Friday, April 29, 2005
Un economista narra una experiencia con el sexo opuesto en un club de jazz:
...For in that brief minute of conversation it was established that;
1. She reads The Economist
2. She was a financial manager at a money management firm
3. She had her undergraduate in finance
4. She was getting her masters in economics
The next hour of conversation was tantilizing and insanely intelligent. We talked about econometric modeling. We talked about efficient frontier theory. We talked about Miller-Modigliani. And then she talked about her specialty, behavioral economics.
I love it when chicks talk dirty to me.
...No se pierdan el desenlace de la historia (y los comentarios) en:
Thursday, April 28, 2005
Religion may be a survival mechanism. So are we born to believe?Ian Sample
So why do so many people believe? And why has belief proved so resilient as scientific progress unravels the mysteries of plagues, floods, earthquakes and our understanding of the universe? When the evidence is pieced together, it seems that evolution prepared what society later moulded: a brain to believe.
One factor in the development of religious belief was the rapid expansion of our brains as we emerged as a species, says Todd Murphy, a behavioural neuroscientist at Laurentian University in Canada. As the frontal and temporal lobes grew larger, our ability to extrapolate into the future and form memories developed. "When this happened, we acquired some very new and dramatic cognitive skills. For example, we could see a dead body and see ourselves in that position one day. We could think 'That's going to be me,'" he says. That awareness of impending death prompted questions: why are we here? What happens when we die? Answers were needed.
As well as providing succour for those troubled by the existential dilemma, religion, or at least a primitive spirituality, would have played another important role as human societies developed. By providing contexts for a moral code, religious beliefs encouraged bonding within groups, which in turn bolstered the group's chances of survival, says Pascal Boyer, an anthropologist turned psychologist at Washington University in St Louis, Missouri. Some believe that religion was so successful in improving group survival that a tendency to believe was positively selected for in our evolutionary history. Others maintain that religious belief is too modern to have made any difference.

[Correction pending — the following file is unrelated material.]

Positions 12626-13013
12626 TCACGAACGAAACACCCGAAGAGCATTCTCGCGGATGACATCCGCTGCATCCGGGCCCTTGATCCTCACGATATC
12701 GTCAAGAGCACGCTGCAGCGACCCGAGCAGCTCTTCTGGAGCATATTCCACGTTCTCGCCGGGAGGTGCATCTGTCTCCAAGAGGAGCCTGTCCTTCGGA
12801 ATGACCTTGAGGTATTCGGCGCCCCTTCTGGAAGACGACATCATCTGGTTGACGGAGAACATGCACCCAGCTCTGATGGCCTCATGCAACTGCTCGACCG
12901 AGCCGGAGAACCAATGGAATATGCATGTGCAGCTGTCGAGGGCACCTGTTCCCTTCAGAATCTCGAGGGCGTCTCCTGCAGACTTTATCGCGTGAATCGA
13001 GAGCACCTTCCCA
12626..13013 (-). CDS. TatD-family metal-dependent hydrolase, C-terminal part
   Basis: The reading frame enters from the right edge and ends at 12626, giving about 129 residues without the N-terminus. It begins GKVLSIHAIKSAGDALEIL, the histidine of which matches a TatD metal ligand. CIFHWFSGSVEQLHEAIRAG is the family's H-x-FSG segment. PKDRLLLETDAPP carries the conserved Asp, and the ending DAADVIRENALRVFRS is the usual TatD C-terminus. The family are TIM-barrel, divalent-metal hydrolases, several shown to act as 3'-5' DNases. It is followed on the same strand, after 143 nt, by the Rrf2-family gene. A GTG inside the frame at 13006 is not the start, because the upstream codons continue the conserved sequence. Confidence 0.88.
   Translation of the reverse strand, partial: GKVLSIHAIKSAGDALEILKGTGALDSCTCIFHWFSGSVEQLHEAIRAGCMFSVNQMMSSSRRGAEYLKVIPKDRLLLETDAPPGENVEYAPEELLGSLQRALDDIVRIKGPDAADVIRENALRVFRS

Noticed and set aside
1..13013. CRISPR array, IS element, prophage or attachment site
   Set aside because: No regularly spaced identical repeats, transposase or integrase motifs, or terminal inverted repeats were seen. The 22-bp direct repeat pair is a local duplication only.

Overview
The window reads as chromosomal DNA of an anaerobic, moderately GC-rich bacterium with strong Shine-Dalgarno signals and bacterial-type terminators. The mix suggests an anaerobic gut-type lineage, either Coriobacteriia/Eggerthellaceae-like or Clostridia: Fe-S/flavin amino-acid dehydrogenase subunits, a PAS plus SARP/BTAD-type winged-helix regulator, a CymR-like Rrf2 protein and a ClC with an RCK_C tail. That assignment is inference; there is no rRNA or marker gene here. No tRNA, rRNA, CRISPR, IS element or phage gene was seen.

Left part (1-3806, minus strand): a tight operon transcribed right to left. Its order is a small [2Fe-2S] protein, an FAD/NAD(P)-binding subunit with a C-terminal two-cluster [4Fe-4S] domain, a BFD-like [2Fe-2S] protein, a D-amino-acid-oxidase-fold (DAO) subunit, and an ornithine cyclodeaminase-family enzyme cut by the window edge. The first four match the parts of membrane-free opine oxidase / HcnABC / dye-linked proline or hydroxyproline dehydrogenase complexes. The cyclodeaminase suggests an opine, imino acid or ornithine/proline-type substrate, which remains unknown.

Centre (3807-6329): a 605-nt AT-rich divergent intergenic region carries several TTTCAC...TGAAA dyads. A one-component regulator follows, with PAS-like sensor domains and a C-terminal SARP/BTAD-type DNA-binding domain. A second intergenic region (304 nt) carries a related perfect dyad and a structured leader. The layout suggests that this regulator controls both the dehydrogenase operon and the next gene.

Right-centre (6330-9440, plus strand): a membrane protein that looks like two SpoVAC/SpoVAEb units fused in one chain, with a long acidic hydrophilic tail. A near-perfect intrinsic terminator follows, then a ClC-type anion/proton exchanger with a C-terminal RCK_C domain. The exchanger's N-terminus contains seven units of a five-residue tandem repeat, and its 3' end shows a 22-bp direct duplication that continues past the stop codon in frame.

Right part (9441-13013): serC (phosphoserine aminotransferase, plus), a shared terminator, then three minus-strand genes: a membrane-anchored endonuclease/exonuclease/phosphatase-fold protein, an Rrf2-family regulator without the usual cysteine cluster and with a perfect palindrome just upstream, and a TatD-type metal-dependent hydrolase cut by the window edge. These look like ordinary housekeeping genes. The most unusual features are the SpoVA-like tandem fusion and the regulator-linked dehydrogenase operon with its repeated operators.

"What I find more plausible is that rather than religion itself offering any advantage in evolutionary terms, it's a byproduct of other cognitive capacities we evolved, which did have advantages," says Boyer.
Psychological tests Boyer has run on children go some way to proving our natural tendency to believe. "If you look at three- to five-year-olds, when they do something naughty, they have an intuition that everyone knows they've been naughty, regardless of whether they have seen or heard what they've done. It's a false belief, but it's good preparation for belief in an entity that is moral and knows everything," he says. "The idea of invisible agents with a moral dimension who are watching you is highly attention-grabbing to us."
Childish belief is one thing, but religious belief is embraced by people of all ages and is by no means the preserve of the uneducated. According to Boyer, the persistence of belief into adulthood is at least in part down to a presumption. "When you're in a belief system, it's not that you stop asking questions, it's that they become irrelevant. Why don't you ask yourself about the existence of gravity? It's because a lot of the stuff you do every day presupposes it and it seems to work, so where's the motivation to question it?" he says. "In belief systems, you tend to enter this strange state where you start thinking there must be something to it because everybody around you is committed to it. The general question of whether it's true is relegated."
Tuesday, April 26, 2005